Please, blog, may I have some more?

What is up everybody? I’ve been listening to a ton of Jamiroquai lately. I’m a sucker for a good bass line. That funk just sets you up for the nights where Mike Foltynewicz was a better start than Nathan Eovaldi, and Cal Quantrill was a better start than Corbin Burnes. What can I say? Variance is the reason we play this wacky game. It’s precisely the fact that Marco Gonzales can throw 108 pitches against the Yankees and limit all the damage, and the Mariners bullpen can come in and do some good, and yet they still lose to the Bronx Bombers in extra frames. As much as experts say we can “predict” this stuff, we simply can’t. That’s why we play the game. If we called the work, “certain outcomes,” there wouldn’t be a game. So, let’s celebrate the weird outcomes that happened Friday night and remember that this, indeed, is the game of baseball where anything can happen.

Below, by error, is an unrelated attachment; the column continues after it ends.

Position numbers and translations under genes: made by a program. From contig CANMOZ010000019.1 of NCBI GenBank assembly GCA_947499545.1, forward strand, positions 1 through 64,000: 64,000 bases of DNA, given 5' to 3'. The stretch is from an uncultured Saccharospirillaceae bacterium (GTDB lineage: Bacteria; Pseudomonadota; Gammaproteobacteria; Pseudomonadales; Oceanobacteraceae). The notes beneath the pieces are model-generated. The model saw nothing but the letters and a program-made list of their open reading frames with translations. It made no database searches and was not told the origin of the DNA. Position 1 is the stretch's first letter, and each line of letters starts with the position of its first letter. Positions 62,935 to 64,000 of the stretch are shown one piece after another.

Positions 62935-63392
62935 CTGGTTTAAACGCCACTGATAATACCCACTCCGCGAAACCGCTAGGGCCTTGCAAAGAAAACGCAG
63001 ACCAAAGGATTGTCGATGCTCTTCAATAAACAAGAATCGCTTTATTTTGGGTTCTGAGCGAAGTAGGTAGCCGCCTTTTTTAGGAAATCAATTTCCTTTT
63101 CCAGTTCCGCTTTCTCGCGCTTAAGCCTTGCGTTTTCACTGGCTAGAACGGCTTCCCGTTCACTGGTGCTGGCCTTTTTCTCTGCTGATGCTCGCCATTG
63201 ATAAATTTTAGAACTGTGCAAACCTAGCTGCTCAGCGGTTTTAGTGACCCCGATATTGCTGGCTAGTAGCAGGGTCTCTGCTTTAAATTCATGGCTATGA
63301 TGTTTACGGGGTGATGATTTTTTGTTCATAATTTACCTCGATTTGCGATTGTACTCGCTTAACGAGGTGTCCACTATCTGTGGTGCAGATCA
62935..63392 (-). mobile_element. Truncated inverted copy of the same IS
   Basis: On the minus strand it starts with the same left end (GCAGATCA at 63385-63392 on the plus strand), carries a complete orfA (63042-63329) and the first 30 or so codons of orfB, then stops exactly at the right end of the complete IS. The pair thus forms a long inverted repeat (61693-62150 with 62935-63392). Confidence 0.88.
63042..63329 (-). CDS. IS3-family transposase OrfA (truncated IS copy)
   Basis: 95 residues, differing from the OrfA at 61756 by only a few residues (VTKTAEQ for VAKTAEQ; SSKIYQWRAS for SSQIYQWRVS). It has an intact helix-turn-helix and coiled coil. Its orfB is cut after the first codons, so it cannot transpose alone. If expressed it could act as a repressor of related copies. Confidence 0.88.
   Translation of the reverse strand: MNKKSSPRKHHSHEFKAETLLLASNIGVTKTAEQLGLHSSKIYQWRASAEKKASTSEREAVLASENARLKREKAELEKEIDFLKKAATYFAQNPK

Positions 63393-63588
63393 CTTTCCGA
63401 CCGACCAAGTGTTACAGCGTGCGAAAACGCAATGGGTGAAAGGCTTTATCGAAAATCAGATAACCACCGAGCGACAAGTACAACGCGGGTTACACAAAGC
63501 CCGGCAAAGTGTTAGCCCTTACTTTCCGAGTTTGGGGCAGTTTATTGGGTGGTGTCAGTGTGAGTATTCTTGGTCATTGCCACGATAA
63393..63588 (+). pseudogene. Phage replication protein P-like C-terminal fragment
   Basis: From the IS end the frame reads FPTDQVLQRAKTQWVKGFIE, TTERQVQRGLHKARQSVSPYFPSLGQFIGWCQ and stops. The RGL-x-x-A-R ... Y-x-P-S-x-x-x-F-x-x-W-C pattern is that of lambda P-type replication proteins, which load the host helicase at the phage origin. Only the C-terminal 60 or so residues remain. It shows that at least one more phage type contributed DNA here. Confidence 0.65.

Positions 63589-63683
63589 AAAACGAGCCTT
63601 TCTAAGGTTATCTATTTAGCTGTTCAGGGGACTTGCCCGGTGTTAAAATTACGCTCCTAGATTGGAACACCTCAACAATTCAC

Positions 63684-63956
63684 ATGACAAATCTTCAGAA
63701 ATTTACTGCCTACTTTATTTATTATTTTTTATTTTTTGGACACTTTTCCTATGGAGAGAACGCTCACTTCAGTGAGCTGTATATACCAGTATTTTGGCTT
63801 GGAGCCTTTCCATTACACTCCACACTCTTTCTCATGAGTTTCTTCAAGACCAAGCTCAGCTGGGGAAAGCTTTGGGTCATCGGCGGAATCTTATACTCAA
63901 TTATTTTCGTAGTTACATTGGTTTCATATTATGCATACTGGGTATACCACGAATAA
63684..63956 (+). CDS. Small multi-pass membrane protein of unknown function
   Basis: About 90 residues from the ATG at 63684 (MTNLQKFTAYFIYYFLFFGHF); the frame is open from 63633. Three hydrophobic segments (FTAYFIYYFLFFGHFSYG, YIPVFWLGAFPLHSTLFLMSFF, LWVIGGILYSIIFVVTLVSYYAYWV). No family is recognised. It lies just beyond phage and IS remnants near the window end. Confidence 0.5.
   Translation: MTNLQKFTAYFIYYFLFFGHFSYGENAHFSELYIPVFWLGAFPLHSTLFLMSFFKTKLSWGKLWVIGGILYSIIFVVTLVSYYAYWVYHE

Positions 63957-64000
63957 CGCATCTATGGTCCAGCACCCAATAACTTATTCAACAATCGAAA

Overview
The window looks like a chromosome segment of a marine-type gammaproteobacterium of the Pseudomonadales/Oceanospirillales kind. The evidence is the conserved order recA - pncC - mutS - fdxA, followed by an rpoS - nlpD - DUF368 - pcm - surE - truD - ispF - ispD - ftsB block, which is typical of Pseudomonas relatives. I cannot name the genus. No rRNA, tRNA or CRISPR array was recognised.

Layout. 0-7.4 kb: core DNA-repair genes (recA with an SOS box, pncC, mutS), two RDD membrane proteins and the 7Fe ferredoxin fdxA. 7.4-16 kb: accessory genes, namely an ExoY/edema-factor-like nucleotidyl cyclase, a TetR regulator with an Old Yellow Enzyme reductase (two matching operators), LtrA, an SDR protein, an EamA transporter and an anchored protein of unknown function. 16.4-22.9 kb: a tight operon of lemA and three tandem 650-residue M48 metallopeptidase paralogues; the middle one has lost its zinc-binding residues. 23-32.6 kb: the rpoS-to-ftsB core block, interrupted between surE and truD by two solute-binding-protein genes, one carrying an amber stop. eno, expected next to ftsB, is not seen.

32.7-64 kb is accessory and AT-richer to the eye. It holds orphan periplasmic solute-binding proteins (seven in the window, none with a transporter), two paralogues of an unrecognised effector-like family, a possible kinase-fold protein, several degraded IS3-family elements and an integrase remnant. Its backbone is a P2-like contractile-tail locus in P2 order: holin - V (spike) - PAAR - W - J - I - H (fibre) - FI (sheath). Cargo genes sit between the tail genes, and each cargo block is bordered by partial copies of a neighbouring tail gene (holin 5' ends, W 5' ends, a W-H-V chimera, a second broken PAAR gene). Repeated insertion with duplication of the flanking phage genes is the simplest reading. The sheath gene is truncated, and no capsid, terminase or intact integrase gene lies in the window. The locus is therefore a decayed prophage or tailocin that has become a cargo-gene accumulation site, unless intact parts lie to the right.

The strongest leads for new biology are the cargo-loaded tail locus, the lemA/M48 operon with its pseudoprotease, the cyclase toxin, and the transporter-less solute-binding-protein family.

Please, blog, may I have some more?